TikTok Succeeds by Making Copying Easy

What you notice on social media is that people copy each other a lot. We do this in all aspects of life, but within the constraints of social media, it is especially noticeable. Most social media gives you a format to do what you want with. We naturally copy each other.

Social networks want you to create content and stay on the platform. You want social networks to entertain you and raise your status. These incentives are connected. The more content you create, the more likely you create entertaining content. The more entertaining content you create (or watch), the more likely you will stick around. TikTok has succeeded here. They designed a platform that creates massive amounts of entertaining content. How have they done it?

Unlike other platforms, the entire content creation process happens within TikTok. More importantly, they have built copying into the platform itself. By combining these two features, TikTok created a dominant position in mobile video.

Making it Easy to Create Content

If you want to build a new user-generated content platform or social network then the content has to be extremely light. The content creation AND consumption need to happen within seconds, not minutes.

Alex Zhu (Former Head of TikTok)

It must be easy to create content for it to be easy to copy content.

All the tools needed to create content are within the camera.

Video has long been a medium with two sides of production. On one side, you have unedited video for social media such as Twitter, Facebook, or Instagram. On the other, you have edited and produced as you see on YouTube and Twitch.

TikTok found a middle ground. It allows users to create lightly edited videos within the app. Much of the “editing” happens in reshooting. Videos are short enough that they can be reshot until it is right. Other features like timers, trimming, and effects (like green screen) are all built-in as well.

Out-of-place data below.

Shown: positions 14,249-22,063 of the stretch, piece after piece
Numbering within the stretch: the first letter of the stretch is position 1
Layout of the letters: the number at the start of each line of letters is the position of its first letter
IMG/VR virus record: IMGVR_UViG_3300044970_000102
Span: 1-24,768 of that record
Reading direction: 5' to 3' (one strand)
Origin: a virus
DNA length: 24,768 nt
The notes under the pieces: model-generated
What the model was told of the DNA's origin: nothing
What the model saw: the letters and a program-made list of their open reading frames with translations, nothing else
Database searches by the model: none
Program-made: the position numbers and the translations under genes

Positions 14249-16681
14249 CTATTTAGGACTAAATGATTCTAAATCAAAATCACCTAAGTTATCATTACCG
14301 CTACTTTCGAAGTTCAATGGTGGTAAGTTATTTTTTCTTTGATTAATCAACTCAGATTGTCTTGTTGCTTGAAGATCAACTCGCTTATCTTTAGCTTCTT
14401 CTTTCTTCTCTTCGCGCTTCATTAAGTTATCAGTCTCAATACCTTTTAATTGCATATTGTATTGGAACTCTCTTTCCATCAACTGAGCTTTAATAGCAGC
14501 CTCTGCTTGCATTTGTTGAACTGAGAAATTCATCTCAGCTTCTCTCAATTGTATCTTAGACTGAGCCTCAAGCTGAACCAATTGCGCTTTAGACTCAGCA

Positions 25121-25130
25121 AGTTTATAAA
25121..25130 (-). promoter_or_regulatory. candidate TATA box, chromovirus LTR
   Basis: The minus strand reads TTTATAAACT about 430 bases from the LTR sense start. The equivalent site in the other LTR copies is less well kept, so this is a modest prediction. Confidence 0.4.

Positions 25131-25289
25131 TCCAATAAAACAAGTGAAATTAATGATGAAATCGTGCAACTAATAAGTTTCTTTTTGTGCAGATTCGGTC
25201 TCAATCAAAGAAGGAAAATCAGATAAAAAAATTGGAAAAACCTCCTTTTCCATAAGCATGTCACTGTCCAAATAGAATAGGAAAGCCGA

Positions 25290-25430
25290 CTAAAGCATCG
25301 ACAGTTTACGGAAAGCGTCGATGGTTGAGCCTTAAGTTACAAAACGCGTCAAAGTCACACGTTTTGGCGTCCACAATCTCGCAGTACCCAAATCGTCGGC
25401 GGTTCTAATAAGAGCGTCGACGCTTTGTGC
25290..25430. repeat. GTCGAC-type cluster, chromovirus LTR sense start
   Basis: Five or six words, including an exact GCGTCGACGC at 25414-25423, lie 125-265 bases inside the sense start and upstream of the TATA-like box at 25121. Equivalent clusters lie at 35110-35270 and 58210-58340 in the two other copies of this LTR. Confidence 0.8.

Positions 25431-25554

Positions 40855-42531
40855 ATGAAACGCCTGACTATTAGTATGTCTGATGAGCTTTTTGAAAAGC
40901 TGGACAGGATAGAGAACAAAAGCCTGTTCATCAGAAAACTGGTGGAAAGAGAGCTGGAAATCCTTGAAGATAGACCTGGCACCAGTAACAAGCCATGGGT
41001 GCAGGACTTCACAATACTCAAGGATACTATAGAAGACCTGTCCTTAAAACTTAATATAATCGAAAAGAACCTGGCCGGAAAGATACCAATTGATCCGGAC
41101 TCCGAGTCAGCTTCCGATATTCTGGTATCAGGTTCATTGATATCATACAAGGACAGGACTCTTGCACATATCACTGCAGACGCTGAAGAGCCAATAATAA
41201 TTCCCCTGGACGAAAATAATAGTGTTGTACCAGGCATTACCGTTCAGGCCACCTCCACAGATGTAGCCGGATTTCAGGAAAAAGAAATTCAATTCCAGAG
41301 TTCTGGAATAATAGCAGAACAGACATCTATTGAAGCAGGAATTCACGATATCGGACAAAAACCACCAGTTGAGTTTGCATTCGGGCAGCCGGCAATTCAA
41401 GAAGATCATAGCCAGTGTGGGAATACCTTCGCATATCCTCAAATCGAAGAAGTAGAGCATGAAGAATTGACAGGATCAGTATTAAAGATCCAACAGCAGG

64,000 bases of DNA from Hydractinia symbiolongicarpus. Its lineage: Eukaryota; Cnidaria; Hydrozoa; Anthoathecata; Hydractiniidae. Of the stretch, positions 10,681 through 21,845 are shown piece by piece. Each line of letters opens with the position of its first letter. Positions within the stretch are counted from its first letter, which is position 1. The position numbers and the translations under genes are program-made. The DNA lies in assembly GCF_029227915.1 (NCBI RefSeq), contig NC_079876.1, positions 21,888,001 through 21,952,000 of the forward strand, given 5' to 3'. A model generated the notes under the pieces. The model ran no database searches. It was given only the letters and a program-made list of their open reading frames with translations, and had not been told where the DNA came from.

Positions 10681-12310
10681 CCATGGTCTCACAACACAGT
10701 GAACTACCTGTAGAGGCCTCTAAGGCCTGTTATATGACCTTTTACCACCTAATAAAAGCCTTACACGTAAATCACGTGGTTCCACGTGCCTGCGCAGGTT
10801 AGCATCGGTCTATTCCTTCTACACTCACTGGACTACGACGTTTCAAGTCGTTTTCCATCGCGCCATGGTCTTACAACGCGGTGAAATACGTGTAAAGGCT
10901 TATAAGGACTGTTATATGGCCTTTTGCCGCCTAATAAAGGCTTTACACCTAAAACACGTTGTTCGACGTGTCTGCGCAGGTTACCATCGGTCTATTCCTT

You don’t need anything except your phone to make content. No computer, no editing software, no fancy camera gear. Most content is shot with the front-facing camera.

Anyone can create content on TikTok without much effort. What you do or say is much more valuable than what your video looks like. The level of entertainment in your video isn’t driven by the quality of your editing or gear, it is driven by the quality of your content.

The built-in features make content creation easy, leading to large amounts of content being created, but content also has to be entertaining. Here is where TikTok innovates: they build copying into the platform itself.

Building Copying into the Creation Process

Creating entertaining content is hard. When you can film anything, what is entertaining? TikTok solves this by giving users templates to create entertaining content through the memes, trends, and sound on their platform.

Six million videos have been made with this one sound.

Video is a powerful medium because it is information-dense. You can copy a dance or meme just by watching it. It is obvious that shorter videos are easier to copy, there are fewer variables. When on TikTok, you see memes repeated and understand the format. Future memes in that format will gain from your familiarity.

The creation process is tied to the viewing process. When you watch something entertaining and think “I have an idea,” it is two clicks to start filming your idea. No platform makes it easier.

One of the largest drivers of building familiarity is music and audio tracks. The audio provides a repeatable format for content. Similar to how memes on Reddit or Instagram use visual formats, TikTok uses audio. The difference is that Instagram and Reddit do not make making memes easy. You have to know the format, find a site to create the meme (or Photoshop it) then come back to the site and upload. When you click a sound on TikTok it shows all the videos created with that sound and provides a big button promoting creation.

Musical.ly (the predecessor to TikTok) uses music as a raw material. Music is not the end product. It’s a raw material. In contrast, the end product on Spotify, Pandora, etc. is music.